Insurers challenge law on choosing providers


Published: Saturday, January 11, 2003 at 6:01 a.m.
Last Modified: Friday, January 10, 2003 at 9:52 p.m.

Facts

What's at stake

Kentucky's HMO industry is challenging a 1994 state law that says an insurance company must do business with any state-recognized health provider who is willing to accept the insurer's reimbursement rates and other contract terms.

FRANKFORT, Ky. - When it comes to health care, Misha Glendening's Eddyville Family Medical clinic is practically the only game in town in little Eddyville.
But some insurance companies won't do business with her - and won't cover her patients' visits - because she is a nurse practitioner, not a doctor.
Situations like Glendening's are at the center of a potentially far-reaching case that will be argued Tuesday before the U.S. Supreme Court.
At issue is whether health insurance companies are free to choose which doctors and other professionals they include in their provider networks.
Kentucky's HMO industry is challenging a 1994 state law that says an insurance company must do business with any state-recognized health provider who is willing to accept the insurer's reimbursement rates and other contract terms.
The industry says that to maintain quality and hold down costs, it needs the right to choose the professionals it wants to deal with.
The legal dispute could have implications for patients and health care professionals across the country.
Among them is Glendening, an advanced registered nurse practitioner in Eddyville, a town of 2,350 in far western Kentucky about 100 miles north of Nashville, Tenn., where the biggest employers are two state prisons.
Under Kentucky law, she is a recognized health provider and can offer much the same treatment as a physician. She has some authority to write prescriptions and can admit patients to a hospital. But some insurance companies refuse to sign her up.
Other nurse practitioners and some other health care groups, notably podiatrists and chiropractors, have also battled with insurance companies.
"It baffles me how we can pay them money to tell us where we can go and what we can do - but we do," Glendening said.
Glendening said patients in small communities do not have many choices for health care and insurers should not be allowed to further restrict access.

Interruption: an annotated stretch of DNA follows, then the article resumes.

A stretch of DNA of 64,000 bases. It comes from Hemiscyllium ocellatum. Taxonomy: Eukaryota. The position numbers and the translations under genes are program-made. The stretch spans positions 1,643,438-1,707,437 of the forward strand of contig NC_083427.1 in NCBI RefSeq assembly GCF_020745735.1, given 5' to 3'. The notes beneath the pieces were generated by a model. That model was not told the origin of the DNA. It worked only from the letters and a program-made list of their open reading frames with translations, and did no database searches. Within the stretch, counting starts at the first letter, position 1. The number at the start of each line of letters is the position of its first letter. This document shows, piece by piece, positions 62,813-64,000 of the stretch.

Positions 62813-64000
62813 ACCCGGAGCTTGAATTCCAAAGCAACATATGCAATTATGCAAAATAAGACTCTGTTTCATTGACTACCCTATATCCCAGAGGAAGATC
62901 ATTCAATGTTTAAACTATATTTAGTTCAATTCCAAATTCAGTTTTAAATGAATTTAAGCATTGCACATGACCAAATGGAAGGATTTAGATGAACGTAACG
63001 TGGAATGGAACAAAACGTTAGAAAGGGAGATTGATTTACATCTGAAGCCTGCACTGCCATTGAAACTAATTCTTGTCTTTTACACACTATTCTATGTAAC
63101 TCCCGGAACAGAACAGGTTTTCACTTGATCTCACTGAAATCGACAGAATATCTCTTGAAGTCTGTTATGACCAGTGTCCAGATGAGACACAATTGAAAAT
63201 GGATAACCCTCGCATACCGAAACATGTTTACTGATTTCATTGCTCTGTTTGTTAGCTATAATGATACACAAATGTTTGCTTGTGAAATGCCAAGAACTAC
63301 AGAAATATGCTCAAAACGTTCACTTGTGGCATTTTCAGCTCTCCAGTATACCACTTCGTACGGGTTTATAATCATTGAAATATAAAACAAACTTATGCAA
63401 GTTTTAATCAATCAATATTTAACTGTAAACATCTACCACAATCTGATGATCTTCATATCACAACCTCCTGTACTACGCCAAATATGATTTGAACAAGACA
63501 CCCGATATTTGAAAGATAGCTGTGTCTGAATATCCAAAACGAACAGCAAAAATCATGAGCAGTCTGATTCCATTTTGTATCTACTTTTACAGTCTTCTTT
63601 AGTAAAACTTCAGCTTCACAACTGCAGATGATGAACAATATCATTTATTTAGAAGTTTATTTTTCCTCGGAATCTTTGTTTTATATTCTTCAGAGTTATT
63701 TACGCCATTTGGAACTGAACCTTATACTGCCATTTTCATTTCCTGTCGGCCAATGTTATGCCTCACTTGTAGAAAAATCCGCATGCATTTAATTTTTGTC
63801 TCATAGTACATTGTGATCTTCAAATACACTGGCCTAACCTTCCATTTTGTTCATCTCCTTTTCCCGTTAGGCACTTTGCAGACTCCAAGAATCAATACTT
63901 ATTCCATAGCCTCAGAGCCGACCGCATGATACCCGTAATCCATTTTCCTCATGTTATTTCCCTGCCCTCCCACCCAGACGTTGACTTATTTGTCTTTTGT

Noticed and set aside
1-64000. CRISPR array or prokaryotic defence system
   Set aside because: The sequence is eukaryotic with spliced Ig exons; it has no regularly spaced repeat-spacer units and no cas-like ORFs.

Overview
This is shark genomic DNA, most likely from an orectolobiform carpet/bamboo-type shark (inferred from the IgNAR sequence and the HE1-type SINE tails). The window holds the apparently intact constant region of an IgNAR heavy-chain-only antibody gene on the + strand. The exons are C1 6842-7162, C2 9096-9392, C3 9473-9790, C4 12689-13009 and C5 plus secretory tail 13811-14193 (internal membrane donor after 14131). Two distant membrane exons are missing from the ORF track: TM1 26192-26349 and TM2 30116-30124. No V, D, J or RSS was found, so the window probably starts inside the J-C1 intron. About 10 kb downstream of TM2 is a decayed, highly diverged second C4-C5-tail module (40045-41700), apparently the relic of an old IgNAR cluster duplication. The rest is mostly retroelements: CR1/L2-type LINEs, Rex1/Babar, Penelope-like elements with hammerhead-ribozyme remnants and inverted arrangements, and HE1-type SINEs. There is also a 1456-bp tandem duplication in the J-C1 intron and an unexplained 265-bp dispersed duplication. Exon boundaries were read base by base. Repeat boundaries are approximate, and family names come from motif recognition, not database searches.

She said one family of five, whose employer changed insurance companies, keeps on visiting her, and she charges them only the co-payment of $10 or $15. She is not getting any further reimbursement from the family's insurance company.
"I already have a relationship with the patient and a moral and ethical responsibility to continue their health care," Glendening said. "In that case, it has been my choice to continue to serve that family, essentially for free."
The insurance industry, through the Kentucky Association of Health Plans, argues that Kentucky's "any willing provider" law collides with a federal law that gives the federal government sole authority to regulate employee benefits. The so-called ERISA law is designed to ensure that employee benefits, such as pensions and health care, are not subjected to dramatically different rules in each state.
Kentucky's law "contributes to the rising cost of health care," said Melody Shrader, executive director of the association.
The Kentucky Insurance Department, joined by doctor groups and more than 20 other states with similar laws, has argued that the "any willing provider" law is well within the state's authority to regulate the insurance industry.
A federal judge and a divided federal appeals court have sided with the state on what is a technical legal point but has very real consequences for insurance companies, patients and health care providers.
Kentucky Insurance Commissioner Janie Miller said the "any willing provider" law helps bring managed care to rural areas and other places with few health care providers, and also helps patients maintain a relationship with their doctor.
"Ultimately, I think it's just good patient care," Miller said.

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